One of the rising trends in employment is the reality that you might need to agree to a credit check as part of your employee background check. If you are out on the job hunt, here is what you need to know about credit checks and your employer:
Bad Credit can be a Red Flag
First of all, understand that your poor credit can be a red flag to some employers. If you have a bankruptcy on your record, or if it looks as though you are struggling, some employers might worry that you could be vulnerable to bribes or to embezzling. This is especially true if you are applying for a security position or if you will be handling confidential corporate information. In some cases, employers like to know that the people they hire for positions dealing with money are, themselves, in a stable position.
While not every job requires a credit check, be aware that some positions come with this requirement. Poor credit can be a red flag, and you need to be prepared to explain it. (Maybe your credit problems stem from issues related to medical problems, divorce or some other unexpected and uncontrollable situation).
Employers Aren’t Supposed to Look at Your Credit Score
Even though some employers might run a credit check as part of the background check, it’s important to realize that they shouldn’t be looking at your credit score. Instead, credit reporting agencies provide specially sanitized versions of your credit report that include such items as public record and collection information, as well as identifying information and credit accounts.
However, as you can tell, even without a credit score, a look at your credit history can be telling. If your credit report contains information about a collections account, that could be a big enough red flag to cause a problem.
It’s a good idea to look at your own credit report before you start the job search. You can use AnnualCreditReport.com to request a free credit report from each of the three major bureaus once a year. Consumer credit sites like Quizzle and Credit Karma also provide you with a way to see a top-level view of your credit situation for free.
Looking at your report, though, can give you a good idea of whether or not there might be issues. Check for inaccuracies that should be fixed, and also look for signs of fraud. You don’t want to be passed over for a job because someone else is wreaking havoc with your good name.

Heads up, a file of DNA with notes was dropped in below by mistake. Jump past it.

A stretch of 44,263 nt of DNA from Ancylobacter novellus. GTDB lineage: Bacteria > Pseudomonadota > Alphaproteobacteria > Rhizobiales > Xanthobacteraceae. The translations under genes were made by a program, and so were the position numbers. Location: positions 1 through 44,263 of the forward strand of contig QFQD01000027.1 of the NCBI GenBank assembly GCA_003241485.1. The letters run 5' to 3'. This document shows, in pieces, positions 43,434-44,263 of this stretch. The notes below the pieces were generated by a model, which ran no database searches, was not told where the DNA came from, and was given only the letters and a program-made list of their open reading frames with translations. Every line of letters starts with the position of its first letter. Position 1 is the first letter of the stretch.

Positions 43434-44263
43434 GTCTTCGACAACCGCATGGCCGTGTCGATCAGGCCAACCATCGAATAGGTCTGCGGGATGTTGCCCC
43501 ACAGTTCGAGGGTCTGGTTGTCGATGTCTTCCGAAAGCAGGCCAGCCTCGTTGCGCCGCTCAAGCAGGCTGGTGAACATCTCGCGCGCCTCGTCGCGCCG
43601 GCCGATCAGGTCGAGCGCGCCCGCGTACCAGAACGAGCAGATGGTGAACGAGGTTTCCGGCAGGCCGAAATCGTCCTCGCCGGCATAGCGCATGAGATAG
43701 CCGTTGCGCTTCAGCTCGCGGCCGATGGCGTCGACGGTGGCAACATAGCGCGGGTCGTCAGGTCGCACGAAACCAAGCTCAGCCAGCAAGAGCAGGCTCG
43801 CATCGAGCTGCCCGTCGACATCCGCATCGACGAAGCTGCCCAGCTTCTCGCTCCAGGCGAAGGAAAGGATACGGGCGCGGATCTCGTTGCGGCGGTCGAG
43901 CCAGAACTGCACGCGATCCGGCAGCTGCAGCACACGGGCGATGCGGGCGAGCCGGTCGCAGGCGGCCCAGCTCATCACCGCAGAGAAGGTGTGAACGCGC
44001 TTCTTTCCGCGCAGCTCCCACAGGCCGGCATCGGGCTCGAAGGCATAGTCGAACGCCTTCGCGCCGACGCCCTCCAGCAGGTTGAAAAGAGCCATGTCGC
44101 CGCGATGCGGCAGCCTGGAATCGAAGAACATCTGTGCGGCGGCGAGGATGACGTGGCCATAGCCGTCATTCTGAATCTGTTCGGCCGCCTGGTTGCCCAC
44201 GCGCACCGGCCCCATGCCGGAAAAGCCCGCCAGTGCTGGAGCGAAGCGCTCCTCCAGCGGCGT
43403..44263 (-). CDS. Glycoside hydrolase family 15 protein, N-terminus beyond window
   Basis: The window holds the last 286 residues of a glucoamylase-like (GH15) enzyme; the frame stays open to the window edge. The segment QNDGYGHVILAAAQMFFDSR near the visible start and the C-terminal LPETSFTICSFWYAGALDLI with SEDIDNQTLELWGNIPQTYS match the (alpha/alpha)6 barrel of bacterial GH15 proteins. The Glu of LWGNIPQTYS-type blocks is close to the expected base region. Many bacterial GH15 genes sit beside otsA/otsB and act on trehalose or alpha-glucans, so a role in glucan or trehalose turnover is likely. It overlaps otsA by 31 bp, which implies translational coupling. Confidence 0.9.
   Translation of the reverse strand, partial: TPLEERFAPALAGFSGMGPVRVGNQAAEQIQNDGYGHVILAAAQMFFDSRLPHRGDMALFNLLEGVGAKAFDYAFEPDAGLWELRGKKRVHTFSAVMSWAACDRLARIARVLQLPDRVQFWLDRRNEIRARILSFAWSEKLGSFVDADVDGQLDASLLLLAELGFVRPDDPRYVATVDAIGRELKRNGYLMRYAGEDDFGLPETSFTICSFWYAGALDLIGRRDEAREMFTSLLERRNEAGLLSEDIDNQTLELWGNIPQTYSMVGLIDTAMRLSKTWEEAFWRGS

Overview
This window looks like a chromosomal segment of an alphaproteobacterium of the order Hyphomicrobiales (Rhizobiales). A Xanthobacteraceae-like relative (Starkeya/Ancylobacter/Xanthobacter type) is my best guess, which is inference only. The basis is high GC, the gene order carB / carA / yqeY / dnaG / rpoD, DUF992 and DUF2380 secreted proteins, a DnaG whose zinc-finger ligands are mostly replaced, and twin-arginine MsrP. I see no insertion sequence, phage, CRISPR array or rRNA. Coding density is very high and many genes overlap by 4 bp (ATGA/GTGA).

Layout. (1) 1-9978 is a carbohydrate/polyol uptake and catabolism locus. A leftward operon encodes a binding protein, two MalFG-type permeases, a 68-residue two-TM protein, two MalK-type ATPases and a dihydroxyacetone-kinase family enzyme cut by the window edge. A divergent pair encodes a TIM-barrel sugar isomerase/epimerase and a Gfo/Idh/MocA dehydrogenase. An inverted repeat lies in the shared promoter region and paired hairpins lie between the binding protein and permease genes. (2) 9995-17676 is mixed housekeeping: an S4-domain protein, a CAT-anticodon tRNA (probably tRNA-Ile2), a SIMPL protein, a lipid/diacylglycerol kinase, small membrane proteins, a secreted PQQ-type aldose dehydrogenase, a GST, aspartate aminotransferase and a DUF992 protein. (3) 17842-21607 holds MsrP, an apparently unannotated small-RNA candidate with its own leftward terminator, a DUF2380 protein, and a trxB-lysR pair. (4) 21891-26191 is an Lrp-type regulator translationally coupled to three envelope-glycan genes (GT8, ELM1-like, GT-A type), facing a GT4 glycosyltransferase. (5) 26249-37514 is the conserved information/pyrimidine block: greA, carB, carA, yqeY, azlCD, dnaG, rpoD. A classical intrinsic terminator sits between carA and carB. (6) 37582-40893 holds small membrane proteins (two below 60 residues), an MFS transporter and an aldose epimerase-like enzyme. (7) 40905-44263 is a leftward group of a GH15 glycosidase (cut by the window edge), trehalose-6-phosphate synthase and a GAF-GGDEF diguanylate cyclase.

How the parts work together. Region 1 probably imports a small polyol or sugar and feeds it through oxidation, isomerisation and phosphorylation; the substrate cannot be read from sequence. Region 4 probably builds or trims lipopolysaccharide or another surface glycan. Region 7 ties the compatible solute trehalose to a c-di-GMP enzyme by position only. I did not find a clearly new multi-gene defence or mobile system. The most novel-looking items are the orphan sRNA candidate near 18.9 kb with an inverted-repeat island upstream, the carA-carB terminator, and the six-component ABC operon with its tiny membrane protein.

Check State and Local Government Laws About Credit and Hiring
Laws governing employer use of credit checks during hiring vary by state — and even by municipality. Some cities don’t allow employers to perform credit checks as part of their hiring process. Others might have specific rules about the types of positions that are involved. So, it might be ok for the employer to run a credit check for a high security position, but not for an entry-level secretary position.
There are states that also have laws against using credit checks in hiring as well. These states restrict the use of credit checks, since it can be difficult to improve a situation if you don’t have employment. Make sure you understand the law in your state or the regulations in your town before you start looking for a job so that you know when it’s ok to skip the credit check.
Employer’s aren’t supposed to check your credit without written permission from you. If you haven’t given your permission, they aren’t supposed to pull your credit. Of course, this creates its own problems since an employer might assume you have something to hide if you aren’t willing to submit.
Before you get too far into the job search, make sure that you understand the laws and regulations related to credit checks. Also, make it a point to double-check your credit before getting started. You want to clear up any nasty surprises before you find yourself facing the decision to provide permission for an employer credit check.
Miranda is freelance journalist. She specializes in topics related to money, especially personal finance, small business, and investing. You can read more of my writing at Planting Money Seeds.